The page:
The complaint redacts the identity of the victim, of course. But it does offer a few tantalizing clues. Which already has us playing the old guess who game. First, we know he’s the CEO of a Fortune 500 company. So that narrows it down to, well, 500 possible CEOs right? And we learn that the CEO apparently lives in Connecticut. What’s more, after they introduced themselves online, Jessica and our mystery CEO met in person in a Mount Kisco bar, in Westchester County. So we’re probably not talking about the far-off reaches of Connecticut. Think Greenwich or Stamford. Other details: he’s married and has children. And, well, that’s about it for clues.
Fortune 500 CEO In Sex Extortion [TheSmokingGun.com]

  • 03 Apr 2006 at 8:25 AM
  • China

Opening Bell: 4.3.06

patriciarusso.jpgAlcatel Jumps on Plan to Buy Lucent in $13.4 Bln Swap (Bloomberg)
It’s official; they’re merging. 8,800 jobs will be cut, Lucent’s Patricia Russo will be the first female CEO of a large French company, and nothing says bubble like Alcatel, the acquirer, jumping 8.8% on the news. The merger will be judged, obviously, on cost savings, which are possible given the bloat that these two aging giants must have — at least they didn’t say synergies. All in all, pipes are back. Om Malik notes the return of second-rate optical stocks, whose shares have surged in the past few months — at least they’re not calling them internet backbone companies.
Microsoft’s Big Year (Barron’s)
Will this finally be the year of Ol’ Softy. After basically flatlining since 2001, Barron’s thinks the company may be back. Of course, they’ve been on the brink of being back before, but this time Barron’s means it. The case for the company is based on an upcoming product release cycle, the biggest in the company’s history, and renewed IT spending among corporations. It’s a bold argument, as the magazine calls the company a growth stock once again. At the same time, the company seems to be poorly run. Product delays, which have always been part of their reputation, seem to be getting worse, and it’s unclear that when (if?) the new Vista operating system will be released, it will have enough features to drive a rapid upgrade cycle. Remember when people were waiting in line on midnight the night before Windows 95 was released? Could you imagine anyone doing that on a cold night this coming January?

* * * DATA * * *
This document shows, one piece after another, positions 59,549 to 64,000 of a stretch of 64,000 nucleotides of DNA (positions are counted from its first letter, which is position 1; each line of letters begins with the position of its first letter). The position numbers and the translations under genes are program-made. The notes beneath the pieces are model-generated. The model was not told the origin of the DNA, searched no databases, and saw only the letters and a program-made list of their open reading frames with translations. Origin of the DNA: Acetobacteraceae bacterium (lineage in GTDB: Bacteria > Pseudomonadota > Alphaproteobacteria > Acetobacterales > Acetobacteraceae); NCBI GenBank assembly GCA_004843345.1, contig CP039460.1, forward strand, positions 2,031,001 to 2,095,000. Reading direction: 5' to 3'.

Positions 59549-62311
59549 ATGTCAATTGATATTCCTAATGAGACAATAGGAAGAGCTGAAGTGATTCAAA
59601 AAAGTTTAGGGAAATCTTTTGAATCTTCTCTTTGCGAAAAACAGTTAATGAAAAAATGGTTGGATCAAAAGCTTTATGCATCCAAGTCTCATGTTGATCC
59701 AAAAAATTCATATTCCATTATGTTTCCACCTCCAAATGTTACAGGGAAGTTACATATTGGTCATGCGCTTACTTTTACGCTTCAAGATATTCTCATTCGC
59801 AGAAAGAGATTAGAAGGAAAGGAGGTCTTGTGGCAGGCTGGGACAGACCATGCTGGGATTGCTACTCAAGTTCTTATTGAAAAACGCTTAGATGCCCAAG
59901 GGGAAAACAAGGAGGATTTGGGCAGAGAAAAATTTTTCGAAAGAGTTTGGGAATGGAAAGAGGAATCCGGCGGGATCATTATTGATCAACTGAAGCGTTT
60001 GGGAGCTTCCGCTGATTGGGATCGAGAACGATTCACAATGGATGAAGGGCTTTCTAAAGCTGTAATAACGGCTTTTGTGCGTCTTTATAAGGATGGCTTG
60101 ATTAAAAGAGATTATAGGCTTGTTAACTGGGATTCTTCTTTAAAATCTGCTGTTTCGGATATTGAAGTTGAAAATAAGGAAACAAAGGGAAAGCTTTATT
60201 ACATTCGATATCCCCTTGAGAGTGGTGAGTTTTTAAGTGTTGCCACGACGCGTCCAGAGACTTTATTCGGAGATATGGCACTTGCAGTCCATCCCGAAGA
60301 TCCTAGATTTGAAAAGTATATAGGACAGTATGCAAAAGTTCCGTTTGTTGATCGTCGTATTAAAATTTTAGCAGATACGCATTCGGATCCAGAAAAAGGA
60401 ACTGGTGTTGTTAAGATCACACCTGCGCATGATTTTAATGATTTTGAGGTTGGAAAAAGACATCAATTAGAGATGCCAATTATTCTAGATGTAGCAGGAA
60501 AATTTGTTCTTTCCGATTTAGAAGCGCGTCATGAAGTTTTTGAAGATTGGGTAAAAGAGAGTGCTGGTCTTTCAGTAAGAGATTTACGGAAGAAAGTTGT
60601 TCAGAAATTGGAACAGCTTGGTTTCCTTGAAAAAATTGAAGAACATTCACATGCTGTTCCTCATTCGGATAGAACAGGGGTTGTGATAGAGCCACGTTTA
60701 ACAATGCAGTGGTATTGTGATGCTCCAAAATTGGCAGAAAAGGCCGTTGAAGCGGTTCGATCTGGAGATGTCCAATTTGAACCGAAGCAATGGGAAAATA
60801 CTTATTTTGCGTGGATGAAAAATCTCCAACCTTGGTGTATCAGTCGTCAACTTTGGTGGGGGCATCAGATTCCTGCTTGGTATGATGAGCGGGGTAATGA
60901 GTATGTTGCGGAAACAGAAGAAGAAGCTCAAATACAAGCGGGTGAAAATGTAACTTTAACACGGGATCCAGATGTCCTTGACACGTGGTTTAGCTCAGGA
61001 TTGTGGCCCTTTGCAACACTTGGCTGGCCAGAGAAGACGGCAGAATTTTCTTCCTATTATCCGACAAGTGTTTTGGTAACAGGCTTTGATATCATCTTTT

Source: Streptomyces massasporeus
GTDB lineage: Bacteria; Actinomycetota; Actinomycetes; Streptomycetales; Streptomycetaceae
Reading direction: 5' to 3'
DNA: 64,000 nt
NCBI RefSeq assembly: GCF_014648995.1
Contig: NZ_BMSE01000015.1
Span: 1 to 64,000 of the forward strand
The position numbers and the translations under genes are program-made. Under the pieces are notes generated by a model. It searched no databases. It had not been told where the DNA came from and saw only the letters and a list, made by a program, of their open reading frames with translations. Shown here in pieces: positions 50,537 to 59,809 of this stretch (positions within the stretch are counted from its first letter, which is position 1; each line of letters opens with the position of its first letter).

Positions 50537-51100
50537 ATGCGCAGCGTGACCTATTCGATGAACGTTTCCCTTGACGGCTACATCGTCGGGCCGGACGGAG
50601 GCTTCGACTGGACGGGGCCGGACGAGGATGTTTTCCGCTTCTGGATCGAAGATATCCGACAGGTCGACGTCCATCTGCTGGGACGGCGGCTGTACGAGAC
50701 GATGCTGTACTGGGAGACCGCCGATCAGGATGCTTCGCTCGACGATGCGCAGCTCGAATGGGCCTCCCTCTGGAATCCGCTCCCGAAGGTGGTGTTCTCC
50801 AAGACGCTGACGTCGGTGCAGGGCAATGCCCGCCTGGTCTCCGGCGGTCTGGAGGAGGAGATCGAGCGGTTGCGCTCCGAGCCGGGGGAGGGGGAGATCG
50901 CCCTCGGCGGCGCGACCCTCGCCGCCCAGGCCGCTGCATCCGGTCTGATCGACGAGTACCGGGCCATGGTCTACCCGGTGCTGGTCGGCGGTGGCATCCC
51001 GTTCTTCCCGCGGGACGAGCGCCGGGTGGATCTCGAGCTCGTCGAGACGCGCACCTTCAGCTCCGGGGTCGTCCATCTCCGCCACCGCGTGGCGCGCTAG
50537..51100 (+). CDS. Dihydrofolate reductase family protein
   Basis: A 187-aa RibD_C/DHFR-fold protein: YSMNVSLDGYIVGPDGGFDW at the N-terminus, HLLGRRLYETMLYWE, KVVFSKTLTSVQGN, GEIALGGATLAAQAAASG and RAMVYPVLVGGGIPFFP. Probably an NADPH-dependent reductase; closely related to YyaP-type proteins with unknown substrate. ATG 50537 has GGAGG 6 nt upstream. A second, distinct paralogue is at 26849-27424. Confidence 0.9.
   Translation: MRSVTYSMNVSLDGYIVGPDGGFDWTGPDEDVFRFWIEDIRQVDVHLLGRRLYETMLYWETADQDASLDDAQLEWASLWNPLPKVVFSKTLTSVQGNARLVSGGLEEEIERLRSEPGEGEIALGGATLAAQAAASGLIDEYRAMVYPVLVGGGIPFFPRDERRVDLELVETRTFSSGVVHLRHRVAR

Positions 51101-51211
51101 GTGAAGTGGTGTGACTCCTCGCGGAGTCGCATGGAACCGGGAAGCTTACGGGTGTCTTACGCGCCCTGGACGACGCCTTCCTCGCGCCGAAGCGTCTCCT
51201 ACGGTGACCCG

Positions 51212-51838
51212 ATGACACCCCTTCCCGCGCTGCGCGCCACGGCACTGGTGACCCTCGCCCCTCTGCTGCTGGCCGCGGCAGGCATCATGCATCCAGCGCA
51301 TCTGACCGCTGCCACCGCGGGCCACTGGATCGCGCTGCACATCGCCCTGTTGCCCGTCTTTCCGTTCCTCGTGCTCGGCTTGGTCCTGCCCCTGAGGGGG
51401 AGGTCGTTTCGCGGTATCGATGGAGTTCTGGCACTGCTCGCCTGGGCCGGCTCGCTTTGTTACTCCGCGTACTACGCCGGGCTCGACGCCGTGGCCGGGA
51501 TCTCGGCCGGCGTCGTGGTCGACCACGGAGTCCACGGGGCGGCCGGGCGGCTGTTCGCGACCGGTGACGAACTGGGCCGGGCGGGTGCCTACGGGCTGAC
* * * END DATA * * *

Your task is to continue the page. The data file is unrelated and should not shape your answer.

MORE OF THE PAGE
Capex Revival, For Real This Time? (WSJ)
Here’s an argument we’ve heard a lot in the last year: When the consumer finally weakens because their credit card is tapped out, and their home stops rising in value so they can’t use it as an ATM anymore, capital expenditure will make up for the loss and save the economy. But will companies actually start investing, or is this just wishful thinking? After several years of saving money, there has been a tickup in hiring and investment, with capex expected to grow by 6.5% this year, slightly higher than the recent average. Still, it looks spotty and the article is only able to cite a handful of examples, like Hasbro buying a puzzle maker (so?), or Guess re-modeling 30 of their stores. Hmm… capex rebound, maybe not so much.
Euronext looking for partner (Telegraph)
Stock exchange merger mania may continue, as Euronext may be the next suitor to try for LSE’s hand. Both Australia’s Macquarie, and more recently the Nasdaq, have been rebuffed when proposing to London. We’ll be really disappointed if, in ten years, we don’t have one single, global, 24-hour, 7-days a week electronic exchange that doesn’t list every publicly available stock, bond and commodity. So from our perspective, get mergin’ quick.